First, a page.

One of the key takeaways from the panel that also included the current Mexican and Indonesian ambassadors to the USA was that it’s important to not to try to control the uncontrollable. Esser said the State Department policy was to let local missions manage their own social media with some high level guidance and just recognise there will be slip ups from time to time (for example, the recent happenings in Egypt). As she said – the digital age is not a happy place for a control freak.
The power to connect people was also highlighted by TMS “Teddy” Ruge, Co-Founder of Project Diaspora which is seeking to re-connect ex-patriates with their former homelands and encourage them to provide help, knowledge and resources to their fellow citizens. Over 60 million Americans, today are either first or second generation immigrants meaning that powerful ties can still exist that can be leveraged to help those developing countries.
Equally important was an acknowledgment that knowledge is power – and Rebecca Moore Engineering Manager, Google Earth Outreach provided some powerful examples of how by using mapping technology citizens are able to shine a light on issues as diverse as the environmental effects of logging and mining on local communities in the USA to exposing the tragedy of the genocide in Darfur.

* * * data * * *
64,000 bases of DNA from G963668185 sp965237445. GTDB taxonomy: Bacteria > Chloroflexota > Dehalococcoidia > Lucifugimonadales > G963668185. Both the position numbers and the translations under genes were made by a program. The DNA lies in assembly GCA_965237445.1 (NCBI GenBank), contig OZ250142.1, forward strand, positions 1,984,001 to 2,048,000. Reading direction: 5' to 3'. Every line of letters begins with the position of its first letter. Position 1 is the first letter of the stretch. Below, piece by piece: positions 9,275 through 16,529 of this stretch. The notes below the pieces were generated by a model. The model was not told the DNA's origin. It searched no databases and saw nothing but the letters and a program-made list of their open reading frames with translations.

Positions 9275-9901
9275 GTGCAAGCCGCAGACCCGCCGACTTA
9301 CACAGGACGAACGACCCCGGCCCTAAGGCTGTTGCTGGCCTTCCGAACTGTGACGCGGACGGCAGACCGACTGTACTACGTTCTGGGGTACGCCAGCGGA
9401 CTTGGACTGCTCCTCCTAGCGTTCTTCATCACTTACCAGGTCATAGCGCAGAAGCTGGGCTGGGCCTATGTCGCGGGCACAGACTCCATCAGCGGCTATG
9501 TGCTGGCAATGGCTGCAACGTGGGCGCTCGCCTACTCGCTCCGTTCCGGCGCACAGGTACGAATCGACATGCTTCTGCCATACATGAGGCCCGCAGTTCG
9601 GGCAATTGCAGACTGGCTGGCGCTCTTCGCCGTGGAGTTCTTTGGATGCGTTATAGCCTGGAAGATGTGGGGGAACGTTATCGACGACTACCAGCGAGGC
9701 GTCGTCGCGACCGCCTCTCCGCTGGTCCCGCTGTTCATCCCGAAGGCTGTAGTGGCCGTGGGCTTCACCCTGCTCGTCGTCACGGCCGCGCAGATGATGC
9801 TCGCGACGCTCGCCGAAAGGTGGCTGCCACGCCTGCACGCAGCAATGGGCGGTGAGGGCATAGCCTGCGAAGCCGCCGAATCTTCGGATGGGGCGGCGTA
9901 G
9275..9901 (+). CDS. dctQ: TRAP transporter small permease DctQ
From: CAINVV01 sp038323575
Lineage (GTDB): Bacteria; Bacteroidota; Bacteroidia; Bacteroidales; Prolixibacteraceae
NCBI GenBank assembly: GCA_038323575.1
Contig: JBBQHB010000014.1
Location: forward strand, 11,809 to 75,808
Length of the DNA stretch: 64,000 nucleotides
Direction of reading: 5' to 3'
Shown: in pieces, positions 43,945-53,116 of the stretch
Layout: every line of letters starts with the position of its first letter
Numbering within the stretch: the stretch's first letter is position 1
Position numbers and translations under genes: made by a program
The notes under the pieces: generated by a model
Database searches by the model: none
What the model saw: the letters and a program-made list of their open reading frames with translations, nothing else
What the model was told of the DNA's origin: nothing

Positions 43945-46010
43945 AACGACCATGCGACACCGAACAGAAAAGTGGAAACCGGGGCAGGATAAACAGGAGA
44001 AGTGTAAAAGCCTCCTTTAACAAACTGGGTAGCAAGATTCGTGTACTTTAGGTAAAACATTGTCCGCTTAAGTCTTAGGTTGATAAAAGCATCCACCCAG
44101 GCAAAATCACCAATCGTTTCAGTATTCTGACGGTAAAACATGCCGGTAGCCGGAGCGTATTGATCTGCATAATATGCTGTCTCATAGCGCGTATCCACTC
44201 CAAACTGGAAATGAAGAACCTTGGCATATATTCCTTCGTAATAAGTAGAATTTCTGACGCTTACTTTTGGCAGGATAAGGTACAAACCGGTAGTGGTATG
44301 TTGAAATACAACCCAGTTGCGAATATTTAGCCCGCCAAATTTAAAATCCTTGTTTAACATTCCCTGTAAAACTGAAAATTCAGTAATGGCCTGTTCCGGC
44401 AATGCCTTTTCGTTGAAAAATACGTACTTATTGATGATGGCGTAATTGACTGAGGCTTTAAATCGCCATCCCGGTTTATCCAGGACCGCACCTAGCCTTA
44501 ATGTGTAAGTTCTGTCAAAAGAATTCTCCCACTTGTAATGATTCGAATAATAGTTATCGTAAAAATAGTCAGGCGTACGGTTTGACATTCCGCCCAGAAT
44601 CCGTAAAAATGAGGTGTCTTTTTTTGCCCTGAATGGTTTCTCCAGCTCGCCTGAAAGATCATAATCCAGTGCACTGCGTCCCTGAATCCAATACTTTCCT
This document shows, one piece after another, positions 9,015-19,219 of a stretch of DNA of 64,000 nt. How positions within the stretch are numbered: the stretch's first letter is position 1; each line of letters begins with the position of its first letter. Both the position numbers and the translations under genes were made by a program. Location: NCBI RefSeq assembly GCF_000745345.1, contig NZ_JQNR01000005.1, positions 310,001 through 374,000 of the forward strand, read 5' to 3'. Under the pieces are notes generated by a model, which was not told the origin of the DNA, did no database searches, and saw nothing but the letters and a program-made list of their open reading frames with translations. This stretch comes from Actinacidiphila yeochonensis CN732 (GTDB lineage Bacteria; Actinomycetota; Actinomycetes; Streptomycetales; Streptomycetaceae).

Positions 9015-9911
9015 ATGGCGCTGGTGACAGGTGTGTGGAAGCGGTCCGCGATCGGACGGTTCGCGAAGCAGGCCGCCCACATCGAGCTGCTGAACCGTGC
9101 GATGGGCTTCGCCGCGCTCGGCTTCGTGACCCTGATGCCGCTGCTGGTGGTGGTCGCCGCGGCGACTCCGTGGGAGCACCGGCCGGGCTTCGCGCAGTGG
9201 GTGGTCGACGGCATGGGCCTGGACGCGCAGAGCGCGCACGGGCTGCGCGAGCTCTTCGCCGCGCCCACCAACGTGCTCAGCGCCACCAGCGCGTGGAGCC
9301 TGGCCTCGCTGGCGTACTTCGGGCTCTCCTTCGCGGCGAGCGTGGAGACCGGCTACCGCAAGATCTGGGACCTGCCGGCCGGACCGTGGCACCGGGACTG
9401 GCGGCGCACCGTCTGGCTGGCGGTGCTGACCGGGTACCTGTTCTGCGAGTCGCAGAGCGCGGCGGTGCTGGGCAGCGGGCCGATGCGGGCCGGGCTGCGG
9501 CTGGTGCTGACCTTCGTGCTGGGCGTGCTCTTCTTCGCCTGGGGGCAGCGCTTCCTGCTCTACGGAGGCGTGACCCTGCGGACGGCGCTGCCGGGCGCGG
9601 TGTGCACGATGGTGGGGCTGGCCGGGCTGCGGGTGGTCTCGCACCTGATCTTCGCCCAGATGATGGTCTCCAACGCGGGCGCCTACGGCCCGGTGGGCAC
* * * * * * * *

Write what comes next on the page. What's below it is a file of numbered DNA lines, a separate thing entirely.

For a bit of star power, Peter Gabriel stopped by and claimed that the internet “Cannot be controlled. And that’s why it is so powerful”. His hope – that people power will become reality due to the reach of the mobile phone. With the CEO of Ericsson estimating that 80% of the world will have access to 3G mobile by 2017 and there will be 50 billion connected devices by 2020 – Mr Gabriel may just get his wish.
The conference continues through Monday and is being streamed live. Over the weekend over 200 Meetups are occurring in 100 countries around the world from Seattle to Mogadishu, Somalia to Kosovo – all working how digital technology and social media can build a better world. On Monday everyone will come together and share their ideas in a Global Conversation. So why not be part of it. As members of the technology community or at least people interested enough to read this article – I am pretty sure you could help too.